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The point being missed about DSLR video.

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Bill Davis
The point being missed about DSLR video.
on Apr 22, 2010 at 2:15:48 am


This is simple.

I've been shooting professional corporate video for nearly 20 years. 12 months ago I bought a 5DMk2 as a lark - primarily because I had a gig that needed both video and quick stills and my aging Sony 707 was getting long in the tooth.

After a few weeks, I finally got around to shooting some video. Put the card in the reader. Dragged the video clip to my desktop. Launched Final Cut Pro and loaded the clip...

And my jaw dropped. It wasn't just good, or even just "better" - it was AMAZING. Visually so incredibly superior to ANY video I'd ever seen on my computer screen that it stopped me in my tracks.

Prior to that day, that simply hadn't happend to me in a LONG time about ANYTHING in the video field.

The moving pictures on my desktop were ORDERS OF MAGNITUDE better than any video frames I'd ever been able to shoot before. Including the ones I'd produced and directed for TV stations on zillion dollar equipment tuned by top level technicians over the scope of my career.

Are there compromises in shooting a DSLR? You bet. Plus hassles, and annoyances, and gotchas.

But at the same time, it's been IMPOSSIBLE to get this kind of imagery - at this price point - in the HISTORY of the moving picture.

The reason this technology is "on fire" is that every day more guys do what I did. Try it and see.

And they apparently have the same reaction I did.

The images themselves instantly stopped me worrying about what it the camera might NOT do ideally ... and short-circuited me into starting to dream about what I now COULD do.

Which is pretty exciting again after all these years.

I'm not sure you can accurately understand this DSLR thing unless you've shot and edited this stuff on your OWN.

The very first time I did, ALL my thinking changed about video making. Simple as that.

Why? Because like it or not, there will be tens of thousands of new DSLR "videographers" out there by next year, if not next week.

Every "still shooter" will soon be carrying a functional RED camera equivalent.

Every corporate sub-department in the country can now buy a 7dMkii and a Mac at HALF the price of the copier on every floor of their building.

Yeah, it'll take some time for some people to get up to speed on audio, and lighting and direction and all the rest of the craft. And some, perhaps even MANY will fall by the wayside when confronted with the complexity of making consistent quality motion video content. But that's not the point.

The point is simply as follows.

So if you think the fact that you OWN and therefore have access to video making tools is gonna have ANY effect on your ability to work in the future - reset your thinking.

Totally.

That's just the way it is. And we're all going to have to live with it.





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John Davidson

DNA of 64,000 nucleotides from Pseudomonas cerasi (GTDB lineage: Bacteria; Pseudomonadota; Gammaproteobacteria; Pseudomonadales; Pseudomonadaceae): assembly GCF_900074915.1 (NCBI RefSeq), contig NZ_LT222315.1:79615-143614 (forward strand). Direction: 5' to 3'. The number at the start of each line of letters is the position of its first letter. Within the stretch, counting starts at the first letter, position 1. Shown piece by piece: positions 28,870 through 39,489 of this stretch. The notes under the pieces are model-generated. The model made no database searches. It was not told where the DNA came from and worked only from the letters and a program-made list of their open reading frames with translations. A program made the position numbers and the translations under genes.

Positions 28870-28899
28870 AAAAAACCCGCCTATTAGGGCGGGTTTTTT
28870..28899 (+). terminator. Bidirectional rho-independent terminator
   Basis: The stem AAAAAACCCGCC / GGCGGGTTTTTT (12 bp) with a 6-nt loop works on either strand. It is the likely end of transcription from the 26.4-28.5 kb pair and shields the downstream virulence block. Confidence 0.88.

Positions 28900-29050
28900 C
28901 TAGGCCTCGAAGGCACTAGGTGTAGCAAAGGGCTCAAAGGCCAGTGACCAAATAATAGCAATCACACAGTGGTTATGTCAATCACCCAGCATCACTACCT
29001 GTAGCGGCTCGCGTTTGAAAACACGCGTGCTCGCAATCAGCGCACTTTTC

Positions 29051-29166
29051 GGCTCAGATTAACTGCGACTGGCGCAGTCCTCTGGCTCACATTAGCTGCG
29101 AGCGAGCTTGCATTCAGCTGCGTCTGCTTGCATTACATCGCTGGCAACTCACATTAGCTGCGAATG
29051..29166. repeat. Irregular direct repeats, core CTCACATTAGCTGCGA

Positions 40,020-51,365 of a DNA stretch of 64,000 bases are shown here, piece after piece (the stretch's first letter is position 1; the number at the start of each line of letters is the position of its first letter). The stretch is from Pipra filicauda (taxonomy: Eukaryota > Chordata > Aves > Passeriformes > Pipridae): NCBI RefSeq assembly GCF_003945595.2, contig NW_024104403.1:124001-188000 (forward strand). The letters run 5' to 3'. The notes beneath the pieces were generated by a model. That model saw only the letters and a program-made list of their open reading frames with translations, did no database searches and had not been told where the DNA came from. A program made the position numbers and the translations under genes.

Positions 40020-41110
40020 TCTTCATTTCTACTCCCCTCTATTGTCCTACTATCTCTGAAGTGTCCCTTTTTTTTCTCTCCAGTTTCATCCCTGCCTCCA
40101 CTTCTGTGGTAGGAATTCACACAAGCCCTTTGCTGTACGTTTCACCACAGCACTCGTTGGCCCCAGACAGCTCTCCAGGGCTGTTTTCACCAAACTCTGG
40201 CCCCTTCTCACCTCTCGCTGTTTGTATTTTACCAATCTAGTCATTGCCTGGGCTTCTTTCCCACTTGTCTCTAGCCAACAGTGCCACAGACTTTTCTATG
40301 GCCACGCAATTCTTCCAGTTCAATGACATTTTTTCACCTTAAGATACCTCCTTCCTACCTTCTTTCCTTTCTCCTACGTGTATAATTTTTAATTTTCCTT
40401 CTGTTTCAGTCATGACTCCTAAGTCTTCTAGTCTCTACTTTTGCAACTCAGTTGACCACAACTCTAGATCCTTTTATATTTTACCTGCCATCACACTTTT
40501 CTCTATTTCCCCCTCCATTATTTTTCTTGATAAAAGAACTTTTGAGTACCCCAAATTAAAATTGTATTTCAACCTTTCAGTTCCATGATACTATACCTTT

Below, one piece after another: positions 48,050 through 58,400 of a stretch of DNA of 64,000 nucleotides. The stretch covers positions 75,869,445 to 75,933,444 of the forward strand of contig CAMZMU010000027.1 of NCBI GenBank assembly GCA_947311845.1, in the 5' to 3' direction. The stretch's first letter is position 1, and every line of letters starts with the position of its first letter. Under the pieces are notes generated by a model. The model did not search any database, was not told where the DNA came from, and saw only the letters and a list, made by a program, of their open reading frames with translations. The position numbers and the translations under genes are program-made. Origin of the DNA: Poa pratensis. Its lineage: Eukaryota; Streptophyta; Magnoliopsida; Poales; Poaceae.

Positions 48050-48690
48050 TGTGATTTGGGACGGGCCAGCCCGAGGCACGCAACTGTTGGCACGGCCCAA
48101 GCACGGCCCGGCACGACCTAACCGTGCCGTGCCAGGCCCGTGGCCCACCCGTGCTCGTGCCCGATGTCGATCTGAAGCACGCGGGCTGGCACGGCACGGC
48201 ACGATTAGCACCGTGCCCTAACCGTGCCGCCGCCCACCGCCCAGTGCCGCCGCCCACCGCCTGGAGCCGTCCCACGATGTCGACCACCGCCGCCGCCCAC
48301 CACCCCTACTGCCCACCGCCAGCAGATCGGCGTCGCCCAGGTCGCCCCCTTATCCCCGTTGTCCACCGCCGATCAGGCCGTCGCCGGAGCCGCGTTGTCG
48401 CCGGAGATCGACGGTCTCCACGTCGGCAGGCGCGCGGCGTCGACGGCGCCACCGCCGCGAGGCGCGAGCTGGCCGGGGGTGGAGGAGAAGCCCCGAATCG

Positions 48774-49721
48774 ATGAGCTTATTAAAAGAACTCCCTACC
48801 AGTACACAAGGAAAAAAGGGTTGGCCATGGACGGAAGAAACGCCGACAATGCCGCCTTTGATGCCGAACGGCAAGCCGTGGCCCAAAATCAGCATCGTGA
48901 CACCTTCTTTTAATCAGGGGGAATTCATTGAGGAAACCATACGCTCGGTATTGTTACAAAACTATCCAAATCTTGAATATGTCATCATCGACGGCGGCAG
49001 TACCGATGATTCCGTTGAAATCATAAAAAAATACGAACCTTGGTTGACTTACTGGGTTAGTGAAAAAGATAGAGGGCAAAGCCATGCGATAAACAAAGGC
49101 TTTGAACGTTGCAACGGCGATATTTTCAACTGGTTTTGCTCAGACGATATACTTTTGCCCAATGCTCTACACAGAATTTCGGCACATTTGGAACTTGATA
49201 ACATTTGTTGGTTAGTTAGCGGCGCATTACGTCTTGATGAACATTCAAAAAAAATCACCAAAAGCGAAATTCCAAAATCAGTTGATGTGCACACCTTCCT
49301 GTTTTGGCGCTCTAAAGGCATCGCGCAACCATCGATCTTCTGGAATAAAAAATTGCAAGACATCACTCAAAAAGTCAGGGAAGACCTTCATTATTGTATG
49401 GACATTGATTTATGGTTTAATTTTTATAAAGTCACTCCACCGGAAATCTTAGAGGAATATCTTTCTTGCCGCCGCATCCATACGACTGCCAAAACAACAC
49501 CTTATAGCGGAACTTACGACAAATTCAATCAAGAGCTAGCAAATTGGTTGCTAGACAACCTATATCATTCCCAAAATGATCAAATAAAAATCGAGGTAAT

Re: The point being missed about DSLR video.
on Apr 22, 2010 at 3:30:13 am

I agree. A few other moments where I had that experience were the first time I used VX100 with 24p look, the first time I reviewed footage shot with a Z1u, first slomo with HVX200, and then the HVX200 with Letus Extreme and Canon lens. With the 7D, I get all of that in the palm of my hand and little to no light. It's been my absolute favorite toy for months now.

Now when the el cheapo RED camera comes out things may change again.....it's a fantastic time to be in our industry. Cheap, amazing tools abound!


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Noah Kadner
Re: The point being missed about DSLR video.
on Apr 22, 2010 at 4:39:08 am

Yup- there have never been more choices and affordable ones at that for creating visually stunning footage....

Noah

Check out my book: RED: The Ultimate Guide to Using the Revolutionary Camera!
Unlock the secrets of 24p, HD and Final Cut Studio with Call Box Training. Featuring the Sony EX1 Guidebook, Panasonic HVX200, Canon EOS 5D Mark II and Canon 7D.
Watch Formosa- My indie movie shot with the SDX900 and finished with Final Cut Studio.


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Bill Davis
Re: The point being missed about DSLR video.
on Apr 22, 2010 at 8:42:42 am

Sorry, but not holding my breath for RED ever again.

Once upon a time I remember seeing an early MacWorld with a product called Wingz. The next big thing in databases. Big Booth. The following year, an even BIGGER booth. Year 3 - a HUGE booth. Year 4 - the booth AND the company were gone.

I know RED shipped (finally!) a very, very nice camera. MUCH more camera than they promised. Which was precisely the problem. They hinted, and teased at the second coming of video for EVERYONE - then delivered a beast that only the top few percent of the market could make sense of.

RED OWNED such a HUGE space of mindshare from shooters like me waiting for that great AND affordable camera - for so long - while satisfying so very few - that as much as the product, OUR disappointment allowed Canon the time to come in and BLOW Red, along with everyone else, out of the water with the 5d.

RED has lost me so thoroughly - that whatever they finally ship in the inexpensive camera space is pretty much gonna have to have wings and "out of the box" fly over a very high mountain of lost trust to earn a spot in my shop.

Canon, OTOH, promised me almost nothing - just a still camera that folks said also shot nice video. That when we discovered how insanely wonderful it's video was - it truly realized the promise that RED failed to deliver. Superb video for EVERYONE - CHEAP!

Red may redeem the line in the future. Who knows. Anything's possible. I keep an open mind. But trust is one of the hardest things to build in business, and one of the easiest things to lose. And they completely lost me long ago.